Monuments for deceased women of color on display in Sunwatcher Plaza, March 29 (Ryan Clayton)
Monuments for deceased women of color on display in Sunwatcher Plaza, March 29

Ryan Clayton

MOSAIC hosts Say Her Name vigil on campus

March 31, 2021

In the midst of Women’s History Month, on Monday, March 29, The MOSAIC Cross Cultural Center hosted a “Say Her Name Vigil” at 8 p.m. in the Sunwatcher plaza, honoring Black women and other women of color that have died due to police brutality and hate crimes.

The evening started with an opening statement by head coordinator of Women in Support & Encouragement (WISE), J’hymani Joseph, mechanical engineering junior.

“We need to hold the justice system accountable for our sisters. We need to hold them accountable for the wrong doings that they have placed and did toward our sisters. Today we mourn these women, celebrate their lives and thank them for the sacrifices they made on behalf of us,” Joseph said.

MSU Student speaks at the “Say Her Name” vigil (Ryan Clayton)

Joseph gave a brief history behind the hashtag, #SayHerName. The phrase was launched in December 2014 by the African American policy forum in response to the killings of African American women by law enforcement. One of the first cases that spread awareness of the hashtag was the case of Sandra Bland. Bland was found hung in her jail cell in Waller county, Texas on July 13, 2015, just three days after being pulled over by a state trooper for failure to signal a lane change. Bland was only 28 years old. Her death was ruled a suicide.

After Joseph’s opening statement, a two-minute moment of silence was held for the women that have lost their lives. Photos of each women were spread out and hung on a brick wall. At the end of Joseph’s speech, attendees were given a piece of paper with a story about one of the women that passed and had to attach their story to the photo. There was also a gallery with all the women and the age of when they died. The ages ranged from seven to 93 years old.

“J’hymani and I had this similar idea about how there are so many Black women that go unnoticed or who go viral for maybe a couple months but then get lost in everything else. As MSU students, we wanted to amplify their names…our goal is to empower women in their individuality, however that looks like,” Keza Muvunyi, mass communication junior said. “I want the people who attended tonight to leave with a heart transformation, a lot of these women were in the ages between 20 and 28 and I want people to acknowledge that this is our reality.”

MSU students read the stories of fallen women of color, March 29 (Ryan Clayton)

Muvunyi said that the reason for the event being hosted today instead of during Black History Month was she because, too often, we try to cram everything into that one month. She said she believes Black people should be celebrated, memorialized and amplified year-round.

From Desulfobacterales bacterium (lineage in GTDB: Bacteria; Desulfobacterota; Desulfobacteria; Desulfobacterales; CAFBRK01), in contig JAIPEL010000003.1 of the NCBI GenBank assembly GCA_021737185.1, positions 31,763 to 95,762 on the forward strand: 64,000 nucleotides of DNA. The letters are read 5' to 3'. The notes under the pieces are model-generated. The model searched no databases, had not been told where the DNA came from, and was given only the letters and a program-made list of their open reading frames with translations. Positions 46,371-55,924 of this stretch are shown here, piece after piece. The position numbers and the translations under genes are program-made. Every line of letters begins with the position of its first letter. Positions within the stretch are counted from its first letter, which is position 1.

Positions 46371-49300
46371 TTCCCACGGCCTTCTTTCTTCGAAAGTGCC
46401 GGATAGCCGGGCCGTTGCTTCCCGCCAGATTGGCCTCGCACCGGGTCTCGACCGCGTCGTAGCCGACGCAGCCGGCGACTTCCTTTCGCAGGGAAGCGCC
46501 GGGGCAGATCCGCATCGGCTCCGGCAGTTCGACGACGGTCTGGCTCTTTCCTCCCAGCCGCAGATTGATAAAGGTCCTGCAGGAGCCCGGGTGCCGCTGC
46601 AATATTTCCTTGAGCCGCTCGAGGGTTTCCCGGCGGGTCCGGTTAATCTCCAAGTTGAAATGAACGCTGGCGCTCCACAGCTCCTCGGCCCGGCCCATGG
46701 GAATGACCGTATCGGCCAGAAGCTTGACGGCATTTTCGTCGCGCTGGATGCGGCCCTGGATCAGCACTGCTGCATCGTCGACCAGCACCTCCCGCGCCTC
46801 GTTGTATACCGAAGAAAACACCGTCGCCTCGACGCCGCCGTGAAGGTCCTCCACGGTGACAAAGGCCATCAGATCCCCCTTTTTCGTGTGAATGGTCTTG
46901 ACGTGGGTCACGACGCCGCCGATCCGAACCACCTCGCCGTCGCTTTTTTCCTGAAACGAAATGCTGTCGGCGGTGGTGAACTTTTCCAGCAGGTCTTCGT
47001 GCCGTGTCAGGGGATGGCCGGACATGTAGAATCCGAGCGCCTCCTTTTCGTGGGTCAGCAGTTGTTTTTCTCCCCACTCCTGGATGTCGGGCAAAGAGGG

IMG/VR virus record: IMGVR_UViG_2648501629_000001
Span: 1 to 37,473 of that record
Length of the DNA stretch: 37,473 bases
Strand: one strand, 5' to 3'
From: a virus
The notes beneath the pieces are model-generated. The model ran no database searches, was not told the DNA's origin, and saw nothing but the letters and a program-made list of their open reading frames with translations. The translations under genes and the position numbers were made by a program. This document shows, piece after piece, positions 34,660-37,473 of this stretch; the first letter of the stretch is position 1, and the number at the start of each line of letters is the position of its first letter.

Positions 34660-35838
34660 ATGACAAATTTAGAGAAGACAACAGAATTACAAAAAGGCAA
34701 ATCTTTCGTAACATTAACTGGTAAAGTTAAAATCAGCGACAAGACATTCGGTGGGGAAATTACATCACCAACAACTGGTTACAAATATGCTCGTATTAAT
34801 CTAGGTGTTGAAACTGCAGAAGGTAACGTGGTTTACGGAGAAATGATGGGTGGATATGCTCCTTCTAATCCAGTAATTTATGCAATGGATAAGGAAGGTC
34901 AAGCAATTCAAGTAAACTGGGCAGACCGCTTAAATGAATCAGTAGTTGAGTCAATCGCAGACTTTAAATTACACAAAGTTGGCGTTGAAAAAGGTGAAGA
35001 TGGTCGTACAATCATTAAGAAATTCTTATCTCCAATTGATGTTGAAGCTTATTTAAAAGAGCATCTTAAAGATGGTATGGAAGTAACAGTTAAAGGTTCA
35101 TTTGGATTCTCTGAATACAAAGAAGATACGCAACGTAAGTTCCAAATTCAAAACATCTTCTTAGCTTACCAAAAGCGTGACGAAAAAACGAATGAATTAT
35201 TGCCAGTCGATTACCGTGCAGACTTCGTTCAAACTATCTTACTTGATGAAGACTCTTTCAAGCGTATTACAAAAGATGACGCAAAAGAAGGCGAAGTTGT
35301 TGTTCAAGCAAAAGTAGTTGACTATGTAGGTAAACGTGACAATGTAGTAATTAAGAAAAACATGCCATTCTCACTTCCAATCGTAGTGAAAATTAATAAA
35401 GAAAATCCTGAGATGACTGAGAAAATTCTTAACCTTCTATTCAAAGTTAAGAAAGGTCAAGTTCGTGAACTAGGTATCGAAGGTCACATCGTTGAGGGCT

“We chose to end Women’s History month with this event, specifically for Black women because a lot of times, nobody hears their voice. We did not want [this event] to be consumed by all the other events that were happening during Black History month. We thought, why not end this month with such an emotional and impactful event? It’s an epidemic. The way Black women are getting killed is a problem. It could be you; it could be me. [I say this] not to be fearful but to acknowledge that this is the reality we live in, living in America as a Black woman, around our country, around our community,” Muvunyi said.

Amani Augustine, nursing freshman and assistant coordinator for WISE, said it is a constant fear that she lives with because she could be the next victim.

MSU students read the stories of fallen women of color, March 29. (Ryan Clayton)

“It could be me. It could be Mom; it could be Grandmother. It can be any of us. Nobody protects Black women like we protect ourselves. We need Black men to show up for Black women like Black women show up for Black men. I want the people that attended today to walk away thinking about the Black women in their life. Think about the women in your life and what you can do to help them about and protect them. If I had the opportunity to talk to these women that have lost their lives due to police brutality and hate crimes, it would be that I am sorry. I am sorry this happened to you and you didn’t deserve this, even the women that were not mentioned tonight,” Augustine said.

The next event hosted by the Mosaic Cross Cultural Center will be an online workshop on Tuesday, March 30. over “Differences do not mean deficits,” starring Dr. Gupta and professor Medellin.

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